( 03 )( ©19 )

( Pen MagazineTokyo Craftsmen )

Editorial film series

We collaborated with PEN magazine on a four-part film series profiling modern craftsmen in Tokyo.

Working with international creatives based in Tokyo, we captured the ever-changing Japanese craftsmanship landscape, which evolves and stays relevant throughout time.

  • Conception
  • Video Production
  • Creative Direction
deliverableFour-part film series Editorial Social media assets
dateJul 19
( 01 )
Highlighting the work process of Tokyo’s finest craftsmen

We collaborated with PEN Online on a four-part film series profiling modern contemporary craftsmen in Tokyo. As our respective brands cater to a different demographic and aesthetic, the challenge was to tell compelling visual stories while maintaining each other’s unique style and aesthetic. We succeeded in communicating the raw passion and will that these individuals possess in a highly cinematic and impactful way.

( 02 )
Visceral and Cinematic with a Novel Approach

Collaborating with such a reputable and esteemed publication such as PEN was an exciting honour but posed a few challenges. For one, our demographic and general aesthetic are quite different, with poweredby.tokyo being on the darker, underground side and PEN being more high-brow and sophisticated. We knew we could find a middle ground. As poweredby.tokyo is focused on contemporary urban culture, it was important to find craftsman that fit this principle. Bikes, neon, kaleidoscopes, and indigo, the latter getting a pass for its resurgence in popular fashion, were to be communicated in a new and fresh manner. The traditional approach to documentary profiles are tried and tired, so we made a strong effort do something different. We dug deep into the psychology of the ‘shokunin’ and communicated this in a very visual manner, transferring their intense energy and focus into the direction of the film.

( 03 )
“ We dug deep into the psychology of the ‘shokunin’ (the artisan) and expanded his philosophy into a visual universe. “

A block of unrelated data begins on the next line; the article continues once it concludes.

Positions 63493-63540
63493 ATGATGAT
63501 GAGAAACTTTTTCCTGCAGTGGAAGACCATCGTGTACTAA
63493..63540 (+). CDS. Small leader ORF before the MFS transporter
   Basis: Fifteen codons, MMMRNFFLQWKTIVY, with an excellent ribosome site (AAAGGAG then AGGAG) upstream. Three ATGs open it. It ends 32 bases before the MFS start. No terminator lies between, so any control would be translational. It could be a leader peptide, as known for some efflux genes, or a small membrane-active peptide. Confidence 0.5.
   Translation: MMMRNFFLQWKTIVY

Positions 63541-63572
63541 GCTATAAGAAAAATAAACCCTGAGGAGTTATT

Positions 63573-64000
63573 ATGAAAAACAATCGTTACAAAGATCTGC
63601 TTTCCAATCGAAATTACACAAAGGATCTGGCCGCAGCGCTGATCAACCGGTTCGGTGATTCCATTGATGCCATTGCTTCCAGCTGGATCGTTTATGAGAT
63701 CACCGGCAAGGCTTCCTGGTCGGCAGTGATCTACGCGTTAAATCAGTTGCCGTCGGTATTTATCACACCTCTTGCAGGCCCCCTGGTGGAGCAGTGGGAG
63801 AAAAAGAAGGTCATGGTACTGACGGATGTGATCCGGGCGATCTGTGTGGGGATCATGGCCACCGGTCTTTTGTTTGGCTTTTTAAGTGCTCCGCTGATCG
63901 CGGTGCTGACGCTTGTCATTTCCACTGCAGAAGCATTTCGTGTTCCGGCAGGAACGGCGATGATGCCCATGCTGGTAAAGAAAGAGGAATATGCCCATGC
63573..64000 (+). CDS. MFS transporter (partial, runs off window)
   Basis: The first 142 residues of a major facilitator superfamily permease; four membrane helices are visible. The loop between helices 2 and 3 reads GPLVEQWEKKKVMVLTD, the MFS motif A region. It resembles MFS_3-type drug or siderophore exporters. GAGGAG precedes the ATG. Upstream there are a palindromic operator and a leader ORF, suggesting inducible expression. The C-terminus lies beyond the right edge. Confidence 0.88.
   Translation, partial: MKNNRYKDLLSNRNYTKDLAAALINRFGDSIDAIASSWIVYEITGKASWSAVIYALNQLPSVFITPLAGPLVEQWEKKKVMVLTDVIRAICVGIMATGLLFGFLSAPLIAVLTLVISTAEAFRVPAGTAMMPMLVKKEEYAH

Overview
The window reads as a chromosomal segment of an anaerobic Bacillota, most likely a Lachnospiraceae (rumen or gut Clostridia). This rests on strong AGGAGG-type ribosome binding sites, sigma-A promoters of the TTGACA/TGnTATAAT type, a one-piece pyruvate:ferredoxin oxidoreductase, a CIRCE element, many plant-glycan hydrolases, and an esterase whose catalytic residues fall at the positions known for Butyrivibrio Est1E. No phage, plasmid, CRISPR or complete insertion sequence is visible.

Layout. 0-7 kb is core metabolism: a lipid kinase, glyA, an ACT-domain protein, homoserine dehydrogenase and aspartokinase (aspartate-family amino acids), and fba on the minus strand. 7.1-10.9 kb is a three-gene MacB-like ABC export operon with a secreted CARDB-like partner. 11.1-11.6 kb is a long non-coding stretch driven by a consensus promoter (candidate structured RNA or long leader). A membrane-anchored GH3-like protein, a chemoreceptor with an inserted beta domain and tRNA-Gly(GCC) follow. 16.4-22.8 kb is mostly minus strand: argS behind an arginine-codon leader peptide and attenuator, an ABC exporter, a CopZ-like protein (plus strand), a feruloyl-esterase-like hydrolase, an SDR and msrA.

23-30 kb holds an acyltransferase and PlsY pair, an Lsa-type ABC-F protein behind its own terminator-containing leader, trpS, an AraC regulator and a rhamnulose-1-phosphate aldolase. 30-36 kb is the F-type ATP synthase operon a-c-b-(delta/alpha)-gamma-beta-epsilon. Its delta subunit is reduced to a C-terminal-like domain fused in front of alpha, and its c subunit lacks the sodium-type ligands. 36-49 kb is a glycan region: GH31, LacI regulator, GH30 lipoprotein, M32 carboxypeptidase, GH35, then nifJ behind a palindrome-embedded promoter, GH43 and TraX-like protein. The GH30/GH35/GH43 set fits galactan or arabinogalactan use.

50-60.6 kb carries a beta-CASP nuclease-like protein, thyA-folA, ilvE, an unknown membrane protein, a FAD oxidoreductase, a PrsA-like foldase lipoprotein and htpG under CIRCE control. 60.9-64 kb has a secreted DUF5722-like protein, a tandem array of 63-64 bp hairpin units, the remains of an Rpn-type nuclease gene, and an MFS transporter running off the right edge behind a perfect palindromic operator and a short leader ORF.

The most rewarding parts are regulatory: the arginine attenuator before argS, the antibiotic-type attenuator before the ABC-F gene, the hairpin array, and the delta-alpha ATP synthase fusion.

/ PART 1
‘Bespoke Bike’: Bike frame builder, Konno-san

In the first episode, we featured legendary bike frame builder Shinnichi Konno, of CHERUBIM. We captured not only the process and art of bespoke bike making, but also the psychology behind such dedication.

( 04 )
“ I feel privileged to take part in the creation of this most marvelous of human inventions. It is my purpose. “

/ Shinichi Konno
/ PART 2
‘Master of glass’: Kaleidoscope maker, Yamami-san

After a chance encounter with a kaleidoscope in Los Angeles while studying art, Koji Yamami went on to dedicate his life to perfecting the art form while becoming one of its most prominent ambassadors. With a strong cult following in the US, Yamami is renowned for his seamless marriage of traditional Japanese craft and modern kaleidoscope art. He gives us an intimate look inside the beauty of light and mirrors at his Daikanyama atelier.

( 06 )
“ They were originally popular as toys in Japan. But what I make is not a toy, but a piece of art. “

/ Koji Yamami
/ PART 3
‘Urban Glow’: Neon master, Takahashi-san

Hidenobu Takahashi's passion for neon goes back to his childhood as he would gaze in awe and wonder at the warm glow of the streets of Yokohama. His fascination for American culture and hip hop music are a heavy influence on his work; a fact made evident the second you step into his studio, where he has set up shop for the last 17 years. To Takahashi San, neon is more than just a job or a signboard; it's a culture and a lifestyle.

( 07 )
“ My passion for American culture fueled my interest in signboards and neon signs. “

/ Hidenobu Takahashi
/ PART 4
‘Blue Romance’: Murata Noriyuki

Indigo master Noriyuki Murata has been perfecting his craft for the better part of his life deep in the hills of a sleepy town 80 minutes northwest of Tokyo. A third generation dyer, where in Japan they are considered national treasures, Murata san’s stained blue hands show unwavering passion and dedication to a craft that many worry is danger of disappearing as demand exceeds supply. Murata san likens his relationship to indigo to that of a woman, unpredictable and a constant learning experience.

( 08 )
“ I want to show just how superior the methods and techniques from the Edo era are compared to modern chemical dying. “

/ Noriyuki Murata
  • Director: Artem Skiy
  • Creative Director: Chace Fedor
  • Art Director: Chace Fedor
  • Director of Photography: Artem Skiy
  • Translator: Asako Tomotani
  • Editor: Artem Skiy
  • Styling: Chace Fedor
  • Producer: Asako Tomotani
  • Executive Producer: Chace Fedor
  • Illustrator: Jeremy Hannigan
  • Colourist: Artem Skiy
  • Visual Effects: Artem Skiy
( 00 )